In this time of government austerity, can you think of a crazier idea than making a gift of $8 billion to the nation's banks and savings associations? If so, please send it to your congressman. It could easily be passed into law right with the $8 billion giveaway to the banks and thrifts.

Giveaway is surely the right word, unless you prefer bail-out. This measure would make the $15 billion loan guarantee to Chrysler Corp. look like small change. And yet Congress is warming to the notion with almost unbridled enthusiasm. Without much serious debate, the Senate Finance Committee included this private relief measure -- called the All Savers Act -- in its tax legislation. The House Ways and Means Committee has adopted a similar measure.

If nothing else, its popularity demonstrates how welfare dependency can apply to business. Few industries have been as dependent on government protection as savings associations, this bill's main promoter. (Banks were included only to neutralize their opposition.)

Over the years, layers of federal regulations have insulated the thrifts from new economic realities. Now, at the first sign of trouble and danger, the thrifts' conditioned response is to seek more government favoritism.

The All Savers Act is their latest plea for help. Under it, taxpayers would be allowed to exclude from taxable income $1,000 worth of interest ($2000 for couples) earned on a deposit in a bank, savings association or credit union. The special tax-free, one-year accounts could bear up to 70 percent of the market rate of interest, which is defined as the rate of a one-year Treasury bill.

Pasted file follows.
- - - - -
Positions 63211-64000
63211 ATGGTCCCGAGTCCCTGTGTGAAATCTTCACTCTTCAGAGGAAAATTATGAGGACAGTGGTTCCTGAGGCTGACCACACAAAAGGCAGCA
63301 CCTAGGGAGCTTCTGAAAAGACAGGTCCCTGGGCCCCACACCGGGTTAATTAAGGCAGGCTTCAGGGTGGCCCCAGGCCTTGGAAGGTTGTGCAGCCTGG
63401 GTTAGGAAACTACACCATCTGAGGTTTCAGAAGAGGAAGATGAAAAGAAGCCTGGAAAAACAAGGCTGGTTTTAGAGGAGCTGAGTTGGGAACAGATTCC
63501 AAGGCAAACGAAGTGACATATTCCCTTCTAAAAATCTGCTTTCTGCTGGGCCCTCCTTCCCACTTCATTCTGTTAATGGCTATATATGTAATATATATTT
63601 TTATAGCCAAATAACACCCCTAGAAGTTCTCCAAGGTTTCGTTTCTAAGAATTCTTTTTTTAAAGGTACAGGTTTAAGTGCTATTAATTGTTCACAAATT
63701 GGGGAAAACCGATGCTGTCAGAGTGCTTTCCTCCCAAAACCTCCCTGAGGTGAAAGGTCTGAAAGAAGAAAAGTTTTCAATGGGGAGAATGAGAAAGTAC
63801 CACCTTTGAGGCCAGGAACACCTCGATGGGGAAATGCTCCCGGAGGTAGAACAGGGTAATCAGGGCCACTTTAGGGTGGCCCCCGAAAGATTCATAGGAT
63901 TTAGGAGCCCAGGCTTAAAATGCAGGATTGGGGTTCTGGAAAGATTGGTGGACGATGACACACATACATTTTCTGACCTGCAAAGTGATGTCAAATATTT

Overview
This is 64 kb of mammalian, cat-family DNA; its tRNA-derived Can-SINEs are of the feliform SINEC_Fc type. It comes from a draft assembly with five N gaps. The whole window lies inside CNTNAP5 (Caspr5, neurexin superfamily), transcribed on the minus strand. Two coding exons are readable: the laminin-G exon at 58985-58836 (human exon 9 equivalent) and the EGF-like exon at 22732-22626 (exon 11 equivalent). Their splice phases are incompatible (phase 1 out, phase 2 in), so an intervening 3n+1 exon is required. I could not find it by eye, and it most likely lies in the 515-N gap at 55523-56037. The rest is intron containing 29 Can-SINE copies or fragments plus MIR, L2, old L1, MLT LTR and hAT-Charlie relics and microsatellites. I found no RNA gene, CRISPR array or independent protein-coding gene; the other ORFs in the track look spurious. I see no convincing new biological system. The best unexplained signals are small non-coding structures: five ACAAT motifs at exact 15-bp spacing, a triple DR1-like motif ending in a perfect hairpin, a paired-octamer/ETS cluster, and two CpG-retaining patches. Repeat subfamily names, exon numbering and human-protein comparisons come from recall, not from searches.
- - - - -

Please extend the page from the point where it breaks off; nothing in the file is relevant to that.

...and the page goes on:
At the current Treasury bill rate of about 14 percent, that would mean an interest rate of about 9.8 percent. Deposits could be large. A 10 percent interest would support a $10,000 deposit for an individual and $20,000 for a couple. The U.S. League of Savings Associations estimates that about $200 billion would shift into these tax-free accounts; savings associations would receive roughly half.

The interest rate savings would represent a substantial windfall for thrifts and banks. On $200 billion, the difference between 9.8 percent and 14 percent is worth about $8.4 billion. Meanwhile, the government would lose tax revenue. The Treasury Department puts the loss between $4 billion and $5 billion.

The savings associations have shrewdly promoted this measure. They know that Congress and the public frown upon outright subsidies to business, and so this proposal masquerades under the more respectable label of "savings incentive." The savings associations also know that Congress responds to fear. So the thrifts are quietly arguing that they desperately need help to spare them from ruin.

Their fundamental problem is that they lend long -- mostly in the form of home mortgages -- and borrow short. High interest rates mean that their deposit rates now generally exceed the earnings on their $500 billion mortgages portfolio, in large part because roughly two-thirds of those mortgages carry interest rates below 10 percent.